Researchers at the University of Wisconsin - Madison have recently demonstrated a new process that will turn waste into fatty acid, and eventually become useful, instead of useless.

Wisconsin Energy Institute report specified that this new process of turning a plentiful Wisconsin waste into fatty acids, energy-filled molecules that can be employed to produce fuels and a great range of essential chemicals.

Someone who lives in Dairy City, a place where cheese and milk production is typical, it will not be surprising that Wisconsin becomes home to a lot of cows, nearly 3.5 million.

More so, those cows are producing a lot of manure. While it's chock full of minerals that can contribute to fertilizing crops, manure helps with greenhouse gas emissions, as well, and can result in contamination of waterways from runoff.

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Science Times - Waste Turned Into Fatty Acids; Study Reveals New Process That Produces Energy-Rich Molecules to Make Fuels, Other Essential Chemicals
(Photo : SuSanA Secretariat on Wikimedia Commons)
The cows, whose manure produces the biogas

Transformed Into Multipurpose Chemicals

Essentially, researchers at UW-Madison's Wisconsin Energy Institute have published new research on how to turn the solid leftovers of cow manure into multipurpose chemicals known as medium-chain fatty acids.

Such fatty acids are valued as they can be employed to make biodiesel to power a vehicle, or into green jet fuels. The chemical's building block can be converted into things such as dyes, as well as herbicides, and even medicines.

According to Abel Ingle, a civil and environmental engineering graduate, with other scientists, has unveiled a method that's untangling the multifaceted mass of leftover cow manure solids into a sweet mixture that happens to be tasty to a specific set of microorganisms.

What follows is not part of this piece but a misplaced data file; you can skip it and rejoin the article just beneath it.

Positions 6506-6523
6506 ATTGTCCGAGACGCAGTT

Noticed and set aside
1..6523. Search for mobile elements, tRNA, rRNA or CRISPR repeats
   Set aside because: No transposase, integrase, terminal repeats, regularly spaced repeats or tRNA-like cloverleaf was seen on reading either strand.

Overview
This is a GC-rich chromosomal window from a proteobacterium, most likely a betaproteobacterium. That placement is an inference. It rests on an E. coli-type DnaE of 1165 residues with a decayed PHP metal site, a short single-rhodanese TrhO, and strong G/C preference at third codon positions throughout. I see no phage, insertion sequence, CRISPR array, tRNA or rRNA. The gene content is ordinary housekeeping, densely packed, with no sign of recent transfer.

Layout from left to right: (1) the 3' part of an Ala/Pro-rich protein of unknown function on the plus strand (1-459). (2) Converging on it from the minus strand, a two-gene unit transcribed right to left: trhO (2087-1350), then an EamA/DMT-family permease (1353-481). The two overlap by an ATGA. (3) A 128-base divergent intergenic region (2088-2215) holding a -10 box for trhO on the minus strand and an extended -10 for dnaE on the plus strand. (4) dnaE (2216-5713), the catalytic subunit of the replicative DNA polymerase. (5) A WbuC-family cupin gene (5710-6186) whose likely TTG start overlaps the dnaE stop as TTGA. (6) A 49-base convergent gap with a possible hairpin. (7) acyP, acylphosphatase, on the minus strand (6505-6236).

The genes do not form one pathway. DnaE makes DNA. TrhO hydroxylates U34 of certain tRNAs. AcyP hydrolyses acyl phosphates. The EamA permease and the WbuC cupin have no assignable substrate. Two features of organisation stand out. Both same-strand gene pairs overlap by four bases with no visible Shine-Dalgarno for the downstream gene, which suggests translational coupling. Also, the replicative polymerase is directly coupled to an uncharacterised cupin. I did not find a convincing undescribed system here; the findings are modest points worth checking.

In turn, such bacteria are using their own metabolism to turn the sugars into medium-chain fatty acids. First, Ingle, together with the team needed to search for a way to break down such lumpy solids, and it turns out, there is a prototype for that.

'Cellulose and Hemicellulose'

Commenting on this recent finding published in Frontiers in Bioengineering and Biotechnology, Ingle said, the organic components of manure appear more like "plant matter." He added they are quite difficult to deconstruct, and thus there is a need to be clever about how the carbohydrates are broken down within that biomass into sugars that are easily fermented.

The UW-Madison-based Green Lakes Bioenergy Research Center bioenergy researchers have sought ways to do only that.

While the beginning material is different, there is a scientific pattern for transforming tough-t-breakdown organic material into something valuable.

According to UW-Madison's distinguished civil and environmental engineering professor Daniel Noguera, who also led the research, the plants' walls contain huge amounts of carbohydrates stored in polymers, which include "cellulose and hemicellulose," detailed in Scientific Reports.

Chemical and Biological Processes Used

Noguera also said they use chemical and biological processes to treat the said polymers in bioenergy crops like sorghum and switchgrass to convert them into easily fermented sugars. He added, they can do the same to break down the same carbohydrates ending up in manure.

While such pretreatments have evolved in the last 10 years, there are still lots of things to learn about doing so for "bovine waste."

To come up with a result, Ingle and the team trialed a few approaches to determine which one produces the largest quantity of palatable sugars. The team arrived at a result in which they douse the solids in acid, then fire up the mixture just a little over 100 degrees Celsius.

Ingle explained, the approach known as decrystallization dilutes acid pretreatment, while unconventional has been tried on manure in previous research, so the researchers knew there was a higher chance for it to succeed. He said the novelty "was feeding it to microorganisms."

Spitting Out 'Precious' Fatty Acids

There was a need for Ingle to find a community of bacteria that could last in a world of pretreated manure as these precious fatty acids, described in general in a ScienceDirect report, are being spat out.

It turns out, the Nine Springs Wastewater Treatment Plant of Madison Metropolitan Sewerage District was just the site to discover an inoculum that consists of a microbial community that was up for the task of fermenting complex mixtures of organic matter.

Based on their study, explained Ingle, they expected this community to generate medium-chain fatty acids in a certain capacity. He added it was just a matter of providing them with the right sugar to consume.

Related information about converting bovine waste into renewable energy is shown on KCET's YouTube video below:


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